Sunday, September 30, 2012

On poverty and hunger

The biggest confusion around poverty and hunger is they are treated as social problems. No one had bad breadth until someone invented mouthwash. No one was poor, before money was invented. If we think about them from economic perspective, they are easily solvable problems. I don't think we today don't have means to feed everyone on the planet. The problem is it is not profitable to do so. And why is it not profitable? Labor is cheap. Hence doesn't have money to buy stuff. It is a vicious cycle.

The perfect competition if it ever existed in capitalistic society, it existed in labor markets. Everyone who owns any means of productions, knows that it is not always  profitable to produce more to make more money. You need to produce only as much as is necessary to maximize profits. The problem with labor is, that too much of labor is essentially too cheap. The only way to survive is to work more, save more if possible and charge as less as possible.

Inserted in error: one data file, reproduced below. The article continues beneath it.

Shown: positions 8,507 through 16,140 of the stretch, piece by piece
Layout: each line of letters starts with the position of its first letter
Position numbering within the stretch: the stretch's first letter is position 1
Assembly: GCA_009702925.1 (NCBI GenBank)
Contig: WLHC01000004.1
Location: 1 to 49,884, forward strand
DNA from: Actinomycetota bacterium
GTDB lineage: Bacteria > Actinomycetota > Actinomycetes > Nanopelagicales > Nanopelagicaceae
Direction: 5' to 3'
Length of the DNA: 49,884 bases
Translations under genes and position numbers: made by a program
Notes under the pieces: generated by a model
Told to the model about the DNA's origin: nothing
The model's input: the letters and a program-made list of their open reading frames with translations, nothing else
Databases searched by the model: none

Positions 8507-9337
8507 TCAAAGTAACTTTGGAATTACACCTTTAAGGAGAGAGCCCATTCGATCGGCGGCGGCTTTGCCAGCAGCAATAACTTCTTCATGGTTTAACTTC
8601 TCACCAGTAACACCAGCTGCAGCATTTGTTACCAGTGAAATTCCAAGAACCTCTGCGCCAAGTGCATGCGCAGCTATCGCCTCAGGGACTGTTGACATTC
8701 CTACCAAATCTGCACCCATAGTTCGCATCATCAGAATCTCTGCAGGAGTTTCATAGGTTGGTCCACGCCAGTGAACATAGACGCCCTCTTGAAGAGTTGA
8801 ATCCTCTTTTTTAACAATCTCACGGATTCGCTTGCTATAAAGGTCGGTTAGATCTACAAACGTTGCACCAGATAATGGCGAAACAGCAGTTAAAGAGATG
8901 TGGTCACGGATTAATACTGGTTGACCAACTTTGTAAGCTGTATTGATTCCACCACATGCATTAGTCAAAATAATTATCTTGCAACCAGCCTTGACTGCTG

So the solution is very simple. All that labor needs to do is reduce its supply, to get better wages. Now the question is how does labor reduces its supply. Lets just take automobile industry as an example. Let all workers of automobile industry create a new company, lets call it India Automobiles Worker Association. This company provides labor to all automobile companies. Now if this company feels that prices of things have gone up but their "salaries" or whatever terms of contract they had with the automobile companies are not working out, instead of stopping work or protesting, they can simply stop sending 10% or some number of workers less to one or more factories, effectively creating "shortage of labor".  The assumption is that the money from 90% of the workers is enough to feed the whole 100% in the short term. Technically this should cause increase in wages for workers and then the rest can start working. Just like companies stop production to stop prices from falling, all we need is some workers stop work to stop wages from falling. It is a perfectly capitalistic mindset at play. 

All we need is corporations of labor, which can manage their own supply to get best price for themselves. Sometimes our own good is based on good of others. If traders can have unions, industries can have unions, why can't labor have unions. Why should labor union be restricted to a factory. If labor is treated as a commodity, then why can't labor organize into bigger and bigger units and manage their own supply to compete with rest of the economy. Why should labor be employed? Why can't you buy labor from a company in number of hours of work you need and it should be totally up to that company to send whichever person they think would fit the bill.